Announcing the 2013 Annual Conference Keynoters

Prepare to Revolutionize Your Thinking and the Way You Lead!

This year’s ICMA Annual Conference keynoters include four “game changers”: innovators and problem solvers who have introduced an element or factor that changes an existing situation or activity in a significant way. social psychologist and Harvard Business School professor Amy Cuddy opens the conference; New York Times bestselling author about the changing world of work Daniel Pink returns for the Monday plenary session; Beth Simone Noveck, who was founder and director of the White House Open Government Initiative and the first U.S. deputy chief technology officer, will lead the Tuesday plenary; and John Jacobs, cofounder and chief creative optimist of the Boston-based Life is good Company delivers the Wednesday plenary address.  

Amy Cuddy (Sunday keynote)


Helping people become more powerful with just a few simple tweaks to body language

This year’s ICMA Annual Conference opening session on September 22, 3:00–5:00 p.m., features a keynote presentation by Amy Cuddy, social psychologist, Harvard Business School professor, and one of Time magazine's “Game Changers” of 2012.

Amy wasn’t supposed to become a successful scientist. In fact, she wasn’t even supposed to finish her undergraduate degree. Early in her college career, she suffered a severe head injury in a car accident, and doctors said she would struggle to fully regain her mental capacity and finish her undergraduate degree. But she proved them wrong. Today, Amy is a professor and researcher at Harvard Business School, where she studies how nonverbal behavior and snap judgments affect people from the classroom to the boardroom.

Investigating the roles of such variables as culture, emotion, nonverbal behavior, and psychophysiological indicators. Amy studies the origins and outcomes of how we perceive and are influenced by other people. Much of her work focuses on people who are visually identified by social categories (e.g., Asian Americans, elderly people, Latinos, working mothers): how they are judged by others as well as by their own members (stereotyping) and how these judgments set the tone and content of their social interactions (leading to, among other things, prejudice and discrimination). Amy and her collaborators have developed a substantial body of research that concentrates on how the judgments of others play out in such areas as hiring promotion, negotiations, and charitable giving.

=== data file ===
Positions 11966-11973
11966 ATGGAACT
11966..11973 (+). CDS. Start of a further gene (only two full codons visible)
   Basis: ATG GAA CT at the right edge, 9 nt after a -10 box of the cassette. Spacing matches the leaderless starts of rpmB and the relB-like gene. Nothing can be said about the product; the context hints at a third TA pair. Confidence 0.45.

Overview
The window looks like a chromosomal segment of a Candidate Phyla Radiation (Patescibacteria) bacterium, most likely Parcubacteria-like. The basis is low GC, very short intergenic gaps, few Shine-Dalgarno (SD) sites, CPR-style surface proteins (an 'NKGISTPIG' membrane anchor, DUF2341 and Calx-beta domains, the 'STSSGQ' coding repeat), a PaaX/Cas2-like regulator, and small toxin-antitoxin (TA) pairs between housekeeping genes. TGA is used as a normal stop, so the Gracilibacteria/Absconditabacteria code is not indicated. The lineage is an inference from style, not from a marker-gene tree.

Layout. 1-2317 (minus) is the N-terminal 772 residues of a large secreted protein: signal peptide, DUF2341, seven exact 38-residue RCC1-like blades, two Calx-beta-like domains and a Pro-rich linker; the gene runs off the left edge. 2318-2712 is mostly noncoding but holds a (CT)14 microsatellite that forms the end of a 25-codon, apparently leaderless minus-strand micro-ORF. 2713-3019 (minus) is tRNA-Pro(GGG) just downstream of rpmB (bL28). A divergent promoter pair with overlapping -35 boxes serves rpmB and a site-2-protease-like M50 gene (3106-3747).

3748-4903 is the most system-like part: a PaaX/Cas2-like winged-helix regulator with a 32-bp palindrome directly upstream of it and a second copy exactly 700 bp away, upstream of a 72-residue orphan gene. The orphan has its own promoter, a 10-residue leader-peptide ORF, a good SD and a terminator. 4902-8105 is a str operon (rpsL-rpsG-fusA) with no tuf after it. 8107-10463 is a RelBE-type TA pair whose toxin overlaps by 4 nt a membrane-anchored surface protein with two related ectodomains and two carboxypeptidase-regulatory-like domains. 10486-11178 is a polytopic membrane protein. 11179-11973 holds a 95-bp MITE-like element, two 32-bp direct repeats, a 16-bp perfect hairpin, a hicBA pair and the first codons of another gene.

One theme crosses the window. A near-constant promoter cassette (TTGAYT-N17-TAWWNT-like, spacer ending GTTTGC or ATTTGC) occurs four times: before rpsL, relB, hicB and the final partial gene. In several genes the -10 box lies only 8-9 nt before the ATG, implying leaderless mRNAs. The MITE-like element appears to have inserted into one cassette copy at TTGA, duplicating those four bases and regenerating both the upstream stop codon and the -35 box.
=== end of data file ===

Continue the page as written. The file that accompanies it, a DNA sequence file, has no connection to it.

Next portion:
In her opening session keynote presentation, “Body Language Shapes Who You Are,” Amy will explore how nonverbal behavior and snap judgments affect everyone, from the classroom to the boardroom. Her recent work investigates how a person’s brief, nonverbal expressions of competence/power (“power posing”) actually alter that person at the biological level and generally configure the brain to cope well in stressful situations.


Dan Pink (Monday keynote)



Turning conventional workforce theory on its head.

Daniel Pink leads the plenary on Monday, September 23, 8:30–9:30 a.m., six years after his highly acclaimed presentation at ICMA’s 2007 Annual Conference in Pittsburgh. 

Dan is author of five provocative bestselling books about the changing world of work, including the long-running New York Times bestsellers, A Whole New Mind and Drive. His latest book, To Sell is Human, is a #1 New York Times business bestseller, a #1 Wall Street Journal business bestseller, and #1 Washington Post nonfiction bestseller.